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Last Updated: Tuesday, 30 May 2006, 19:21 GMT 20:21 UK
Aid flow begins for Java victims
A woman with her arm in a sling stands outside a Singaporean army field hospital  in Bantul
Medical teams and relief supplies have been arriving in Yogyakarta
Emergency aid has begun to arrive in the Indonesian island of Java for the victims of Saturday's earthquake.

But many survivors are facing a fourth night without relief supplies as driving rain and congested roads hamper access to more remote areas.

The number of dead now stands at 5,698, the social affairs ministry says.

The 6.3 magnitude earthquake near the ancient southern city of Yogyakarta left thousands more injured and as many as 200,000 without homes.

Donations from around the world arrived throughout Tuesday as the relief operation involving at least 22 countries gathered pace.

The aid supplies, brought in by a succession of planes landing at Yogyakarta's airport, were unloaded into warehouses.

It's going to be a real mess. We're just happy to be alive
Vincent Meyer, Yogyakarta

The UN has set up a co-ordination centre close to the airport to bring order to the flow of goods.

More international medical teams have flown in to help treat the injured, including personnel from the US, Japan and a 40-strong team and five tonnes of medical supplies from China.

A Singaporean field hospital has been treating patients, and fears of a health crisis appear to be receding, aid workers say.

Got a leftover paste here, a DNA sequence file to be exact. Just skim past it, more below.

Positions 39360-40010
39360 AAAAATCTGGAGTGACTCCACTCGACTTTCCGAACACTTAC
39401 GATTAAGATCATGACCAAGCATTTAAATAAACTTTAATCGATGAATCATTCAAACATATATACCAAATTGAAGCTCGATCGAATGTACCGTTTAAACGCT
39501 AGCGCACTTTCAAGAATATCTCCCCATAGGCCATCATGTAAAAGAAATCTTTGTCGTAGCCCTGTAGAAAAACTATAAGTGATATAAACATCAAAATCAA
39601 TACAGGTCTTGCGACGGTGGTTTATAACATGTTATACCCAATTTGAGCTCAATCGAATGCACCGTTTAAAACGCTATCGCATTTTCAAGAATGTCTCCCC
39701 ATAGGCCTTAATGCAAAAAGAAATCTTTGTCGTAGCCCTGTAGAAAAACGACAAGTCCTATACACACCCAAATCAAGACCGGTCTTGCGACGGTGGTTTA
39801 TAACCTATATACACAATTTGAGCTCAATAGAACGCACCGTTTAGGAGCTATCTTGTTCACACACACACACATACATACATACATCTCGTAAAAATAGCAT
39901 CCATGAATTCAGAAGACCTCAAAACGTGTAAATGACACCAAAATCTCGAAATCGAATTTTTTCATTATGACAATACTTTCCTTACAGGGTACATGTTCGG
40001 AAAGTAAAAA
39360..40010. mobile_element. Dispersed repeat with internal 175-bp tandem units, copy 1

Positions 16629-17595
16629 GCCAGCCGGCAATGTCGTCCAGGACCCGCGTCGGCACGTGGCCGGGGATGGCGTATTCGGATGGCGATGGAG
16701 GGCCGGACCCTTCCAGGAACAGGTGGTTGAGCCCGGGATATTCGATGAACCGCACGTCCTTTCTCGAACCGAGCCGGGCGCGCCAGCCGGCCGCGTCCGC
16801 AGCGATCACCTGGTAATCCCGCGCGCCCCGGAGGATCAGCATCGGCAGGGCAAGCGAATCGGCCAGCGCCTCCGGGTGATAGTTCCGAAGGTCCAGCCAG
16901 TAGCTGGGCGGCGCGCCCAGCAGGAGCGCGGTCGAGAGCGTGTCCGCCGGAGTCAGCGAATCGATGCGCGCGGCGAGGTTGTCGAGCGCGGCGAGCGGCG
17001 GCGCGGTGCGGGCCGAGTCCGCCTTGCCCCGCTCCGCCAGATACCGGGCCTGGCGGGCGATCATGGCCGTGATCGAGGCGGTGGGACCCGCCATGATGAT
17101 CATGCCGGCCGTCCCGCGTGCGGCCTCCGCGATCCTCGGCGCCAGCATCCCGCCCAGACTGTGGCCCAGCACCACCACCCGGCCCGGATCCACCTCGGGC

The UN's top humanitarian co-ordinator, Jan Egeland, said the aid effort had made "enormous progress".

"The most critical need is medical assistance and after that it's water and sanitation, and third is emergency shelter," he told the Associated Press.

Distribution problems

But many areas are still waiting for aid deliveries.

On roads around Yogyakarta, people were begging motorists for money.


"Our village has many victims, houses are all destroyed and we have not received aid from the government," a teenage boy, Jumadi, told Reuters news agency.

"What else can we do?" he said.

The UN co-ordinator in Bantul, hardest hit by the earthquake, told the BBC the problem was not a shortage of aid but a problem of "distribution networks".

"The problem is how to bring these goods to those who really need it," he said.

Japan: $10m (5.4m) plus troops
UK: $5.5m via UN, $1.8m via Red Cross
Middle East: $13m in total from Saudi Arabia, UAE and Kuwait
Pledges from EU, US and China
Appeals by Red Cross, Save the Children

One man, Trimoseh, whose house in Prenggan village near Bantul was destroyed, said he had very little food or water.

"Until now we haven't had any aid," he told Reuters. "But we are not angry, we are just hungry. We will wait for food."

The Asian Development Bank has promised $60m (32m) in aid and loans to help the affected region.

The Indonesian government has pledged an initial 12kg of rice per family, and 200,000 rupiah ($21) for each survivor to cover clothing and household goods, and compensation for damaged houses.

President Susilo Bambang Yudhoyono warned on Monday he would not tolerate corruption with aid money, saying: "Don't misappropriate one dollar."

And after visiting the affected areas, he added: "We have to improve co-ordination... I saw in many areas that there are many things that need to be speeded up."

See the relief effort in Indonesia

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